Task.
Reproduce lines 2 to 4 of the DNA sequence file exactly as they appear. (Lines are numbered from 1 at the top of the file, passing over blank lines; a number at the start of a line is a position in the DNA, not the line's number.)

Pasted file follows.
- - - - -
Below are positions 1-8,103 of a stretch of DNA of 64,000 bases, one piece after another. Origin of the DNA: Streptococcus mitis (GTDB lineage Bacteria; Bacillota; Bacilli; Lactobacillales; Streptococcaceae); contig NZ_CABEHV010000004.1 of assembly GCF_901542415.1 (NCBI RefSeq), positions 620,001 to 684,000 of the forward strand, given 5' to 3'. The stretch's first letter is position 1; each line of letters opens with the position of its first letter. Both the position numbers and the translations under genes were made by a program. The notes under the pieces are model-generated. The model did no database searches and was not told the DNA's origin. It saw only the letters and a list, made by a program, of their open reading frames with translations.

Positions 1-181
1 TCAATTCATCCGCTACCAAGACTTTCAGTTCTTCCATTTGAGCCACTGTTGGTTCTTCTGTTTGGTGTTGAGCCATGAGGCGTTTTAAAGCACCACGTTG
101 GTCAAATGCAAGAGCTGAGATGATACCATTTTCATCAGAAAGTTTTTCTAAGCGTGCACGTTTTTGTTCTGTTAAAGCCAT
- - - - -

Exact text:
Positions 1-181
1 TCAATTCATCCGCTACCAAGACTTTCAGTTCTTCCATTTGAGCCACTGTTGGTTCTTCTGTTTGGTGTTGAGCCATGAGGCGTTTTAAAGCACCACGTTG
101 GTCAAATGCAAGAGCTGAGATGATACCATTTTCATCAGAAAGTTTTTCTAAGCGTGCACGTTTTTGTTCTGTTAAAGCCAT